To be honest, I never thought I would ever try making croissants myself. Whenever reading about croissant dough (or puff pastry) I decided to stay away, it seemed far too much of a hassle. Folding in butter, cooling, folding, it just didn’t seem worth it. But then I got into a baking craze thanks to James Morton’s book Brilliant bread. While making various breads on the same day, I decided though, that it was time to try and make French croissants. And boy, it was worth it, they were delicious!
1/2 tsp instant yeast
1/4 tsp salt
40g poolish (see note below recipe, this can also be substituted by another 20g flour and 20g milk or water)
100g unsalted butter
Mix the flour, sugar, yeast, salt and milk in a bowl.
Leave to rest for 30 minutes (you can skip this if you're in a hurry, but it makes the bread easier to handle).
Knead the dough until it has become considerably softer. You can do this in a stand mixer at speed 2 for approx. 10 minutes.
Leave the dough to rise, either for at least 1 hour at room temperature or for >6 hours (or overnight) in the fridge.
Knead the dough to push out the air bubbles and roll out in a flat sheat. The dough shouldn't stick to your surface, if it does, lightly flour the surface.
Flatten the butter into a thin rectangle (approx. half the size of the dough) and place onto the dough.
Fold the dough, close off the outer layer and roll out again.
Fold the outer sides to the middle, fold the new outer sides to the middle. Rotate 90 degrees and fold double once more.
Leave to rest in the fridge and repeat rolling and folding for two more times.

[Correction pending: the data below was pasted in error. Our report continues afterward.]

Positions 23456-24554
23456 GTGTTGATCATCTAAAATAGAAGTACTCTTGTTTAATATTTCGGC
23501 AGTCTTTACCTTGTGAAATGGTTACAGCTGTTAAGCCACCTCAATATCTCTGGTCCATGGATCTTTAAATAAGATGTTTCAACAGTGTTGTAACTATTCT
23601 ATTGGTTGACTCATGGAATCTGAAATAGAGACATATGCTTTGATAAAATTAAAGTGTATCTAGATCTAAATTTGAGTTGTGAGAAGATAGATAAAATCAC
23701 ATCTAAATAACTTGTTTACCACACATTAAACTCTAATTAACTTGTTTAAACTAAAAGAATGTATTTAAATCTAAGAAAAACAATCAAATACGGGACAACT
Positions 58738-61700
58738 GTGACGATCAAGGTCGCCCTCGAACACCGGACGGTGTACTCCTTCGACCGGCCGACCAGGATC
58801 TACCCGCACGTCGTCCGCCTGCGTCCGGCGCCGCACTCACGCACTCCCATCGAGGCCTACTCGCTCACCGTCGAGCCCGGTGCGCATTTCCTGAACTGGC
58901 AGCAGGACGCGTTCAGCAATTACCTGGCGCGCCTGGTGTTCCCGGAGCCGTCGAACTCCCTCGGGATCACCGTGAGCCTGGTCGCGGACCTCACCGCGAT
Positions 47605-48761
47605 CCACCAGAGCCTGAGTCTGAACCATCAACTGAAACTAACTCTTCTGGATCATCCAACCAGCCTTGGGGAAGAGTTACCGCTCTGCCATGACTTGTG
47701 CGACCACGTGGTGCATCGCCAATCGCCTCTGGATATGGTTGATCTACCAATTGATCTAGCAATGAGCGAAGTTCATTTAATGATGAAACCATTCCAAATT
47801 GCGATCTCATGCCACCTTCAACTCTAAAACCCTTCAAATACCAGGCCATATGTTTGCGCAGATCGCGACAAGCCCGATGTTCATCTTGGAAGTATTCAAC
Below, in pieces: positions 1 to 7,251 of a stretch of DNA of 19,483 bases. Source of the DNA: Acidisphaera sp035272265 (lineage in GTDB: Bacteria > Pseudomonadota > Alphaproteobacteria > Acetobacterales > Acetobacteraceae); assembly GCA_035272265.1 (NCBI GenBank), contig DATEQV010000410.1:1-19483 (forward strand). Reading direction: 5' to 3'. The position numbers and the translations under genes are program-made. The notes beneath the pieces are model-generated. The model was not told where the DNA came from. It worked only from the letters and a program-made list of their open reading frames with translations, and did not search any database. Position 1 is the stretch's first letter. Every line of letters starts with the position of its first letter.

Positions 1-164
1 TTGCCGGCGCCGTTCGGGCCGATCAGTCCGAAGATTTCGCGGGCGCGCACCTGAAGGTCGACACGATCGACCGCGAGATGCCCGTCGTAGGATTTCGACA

Roll out the dough in a flat sheet (see photo higher up in the post) and cut into triangles. Roll the triangles (widest side first) into the croissant shape.
Leave to rest for another hour.
If desired, coat the croissants with a light egg wash, honestly, I never do this.
Preheat the oven at 190C and bake for 10 minutes. Reduce the heat to 170C and bake for another 15 minutes.
The croissants should be a nice light brown (not burned) and have expanded considerably.
Poolish is a pre-ferment, this means it is part of your dough which has already had the chance to rise and thus develop flavour. A basic poolish is made with 100g water, 100g flour and 1 tsp instant yeast (you can decrease or increase amounts easily as long as you keep quantities the same). Leave this overnight (or during the day), it will start to bubble and rise a little. Add to your dough as required. It will often make your dough noticeably softer and delicate, such as in these French baguettes.
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